Corporate giants launch $925-million fund for carbon removal

13 April 2022 Consulting.us 2 min. read
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Stripe, Alphabet, Shopify, and McKinsey & Company have launched Frontier fund, a public benefit corporation aimed at supporting carbon removal startups and lowering the cost-per-ton to remove CO2 from the earth’s atmosphere.

Most climate models agree that carbon reduction efforts won’t be enough to avoid the worst effects of climate change, so nascent carbon removal technologies are an important area for investment. As of 2021, less than 10,000 tons of carbon dioxide have been permanently removed by new technology – 1 million short of the annual scale needed.

Though growing forests is a key way to remove carbon from the air, the increasing prevalence of forest fires risks vastly reducing the usefulness of the method.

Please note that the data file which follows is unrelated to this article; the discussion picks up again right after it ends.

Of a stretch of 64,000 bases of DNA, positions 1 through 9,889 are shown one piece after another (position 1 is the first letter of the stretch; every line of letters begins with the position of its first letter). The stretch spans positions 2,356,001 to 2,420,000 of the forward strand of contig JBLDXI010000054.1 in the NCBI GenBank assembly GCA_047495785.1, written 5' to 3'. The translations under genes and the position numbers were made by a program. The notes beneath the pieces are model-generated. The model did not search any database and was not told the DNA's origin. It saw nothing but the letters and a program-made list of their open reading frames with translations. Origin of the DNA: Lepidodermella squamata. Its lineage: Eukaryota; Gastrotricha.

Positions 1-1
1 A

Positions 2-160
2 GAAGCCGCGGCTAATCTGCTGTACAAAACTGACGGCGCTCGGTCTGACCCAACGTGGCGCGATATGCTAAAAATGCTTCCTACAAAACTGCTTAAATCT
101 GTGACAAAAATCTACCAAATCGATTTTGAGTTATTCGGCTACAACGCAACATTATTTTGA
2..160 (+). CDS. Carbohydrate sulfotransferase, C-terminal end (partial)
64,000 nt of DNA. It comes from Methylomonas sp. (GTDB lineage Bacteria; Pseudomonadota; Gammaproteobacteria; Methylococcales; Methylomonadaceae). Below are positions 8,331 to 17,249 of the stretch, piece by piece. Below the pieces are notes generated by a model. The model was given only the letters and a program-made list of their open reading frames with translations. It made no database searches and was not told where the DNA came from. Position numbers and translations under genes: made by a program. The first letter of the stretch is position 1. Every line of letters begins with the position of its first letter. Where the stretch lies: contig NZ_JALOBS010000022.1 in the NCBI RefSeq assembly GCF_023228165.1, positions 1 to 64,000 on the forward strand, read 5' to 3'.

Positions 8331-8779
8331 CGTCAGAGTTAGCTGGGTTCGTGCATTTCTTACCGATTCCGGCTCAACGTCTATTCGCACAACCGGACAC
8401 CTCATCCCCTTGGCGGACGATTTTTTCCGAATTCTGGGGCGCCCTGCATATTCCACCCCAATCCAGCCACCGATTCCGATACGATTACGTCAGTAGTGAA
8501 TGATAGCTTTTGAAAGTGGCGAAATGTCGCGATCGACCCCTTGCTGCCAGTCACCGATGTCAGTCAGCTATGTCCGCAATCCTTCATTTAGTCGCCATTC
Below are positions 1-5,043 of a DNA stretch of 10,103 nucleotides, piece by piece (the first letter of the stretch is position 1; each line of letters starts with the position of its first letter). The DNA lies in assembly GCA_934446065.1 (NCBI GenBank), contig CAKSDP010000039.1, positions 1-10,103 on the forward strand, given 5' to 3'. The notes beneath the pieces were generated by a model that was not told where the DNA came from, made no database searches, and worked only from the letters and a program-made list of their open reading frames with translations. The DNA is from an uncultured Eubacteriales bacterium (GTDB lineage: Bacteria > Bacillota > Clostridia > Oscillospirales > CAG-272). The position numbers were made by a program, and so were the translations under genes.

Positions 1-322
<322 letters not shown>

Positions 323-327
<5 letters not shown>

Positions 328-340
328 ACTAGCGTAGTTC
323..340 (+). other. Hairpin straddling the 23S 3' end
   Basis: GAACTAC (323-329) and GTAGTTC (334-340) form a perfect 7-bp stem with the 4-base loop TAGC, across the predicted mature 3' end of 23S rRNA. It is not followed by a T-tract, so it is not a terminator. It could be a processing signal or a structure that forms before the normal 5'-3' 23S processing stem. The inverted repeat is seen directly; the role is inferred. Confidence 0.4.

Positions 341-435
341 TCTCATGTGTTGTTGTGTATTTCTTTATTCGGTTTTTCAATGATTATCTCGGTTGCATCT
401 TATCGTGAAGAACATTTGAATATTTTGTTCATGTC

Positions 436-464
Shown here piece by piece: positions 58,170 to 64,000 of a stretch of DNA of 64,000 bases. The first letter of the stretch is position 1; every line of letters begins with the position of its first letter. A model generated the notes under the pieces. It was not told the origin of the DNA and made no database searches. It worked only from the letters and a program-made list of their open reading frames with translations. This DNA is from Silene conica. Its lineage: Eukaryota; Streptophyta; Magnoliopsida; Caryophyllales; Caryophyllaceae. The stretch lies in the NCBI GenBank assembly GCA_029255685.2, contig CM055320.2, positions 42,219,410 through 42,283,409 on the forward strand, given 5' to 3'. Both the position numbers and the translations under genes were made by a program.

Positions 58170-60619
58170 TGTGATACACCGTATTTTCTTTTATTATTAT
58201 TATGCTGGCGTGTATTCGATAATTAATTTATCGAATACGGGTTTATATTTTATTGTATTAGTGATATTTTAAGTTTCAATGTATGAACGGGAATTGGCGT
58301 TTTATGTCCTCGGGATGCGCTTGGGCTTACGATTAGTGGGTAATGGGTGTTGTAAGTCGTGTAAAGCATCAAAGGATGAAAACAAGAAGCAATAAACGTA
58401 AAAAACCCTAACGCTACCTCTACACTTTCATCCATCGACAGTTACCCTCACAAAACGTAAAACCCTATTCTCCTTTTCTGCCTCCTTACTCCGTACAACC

To help drive technology improvement and cost reduction, Stripe – a leading payments technology company – launched its wholly-owned public benefit corporation Frontier. Together with partners Alphabet, Shopify, and McKinsey, $925 million will be invested between now and 2030 to buy offsets from promising carbon removal startups.

Corporate giants launch $925-million fund for carbon removal

Frontier is an advanced market commitment (AMC), a funding concept previously used to accelerate the development of pneumococcal vaccines for low-income countries. A team of technical and commercial experts – led by Stripe’s climate head Nan Ransohoff – will facilitate offset purchases from high-potential startups on behalf of the initial group of buyers, though Frontier plans to open up to new buyers eventually.

The goal of the AMC is to remove the barriers of uncertainty around long-term demand and unproven technologies and “send a strong demand signal to researchers, entrepreneurs, and investors that there is a growing market for these technologies,” according to Frontier’s website.

“If we don’t hustle and figure out the real potential of these technologies, the world will be put in a challenging position,” Ransohoff told Bloomberg News. “We are relying on technologies that we don’t know can get to that scale.”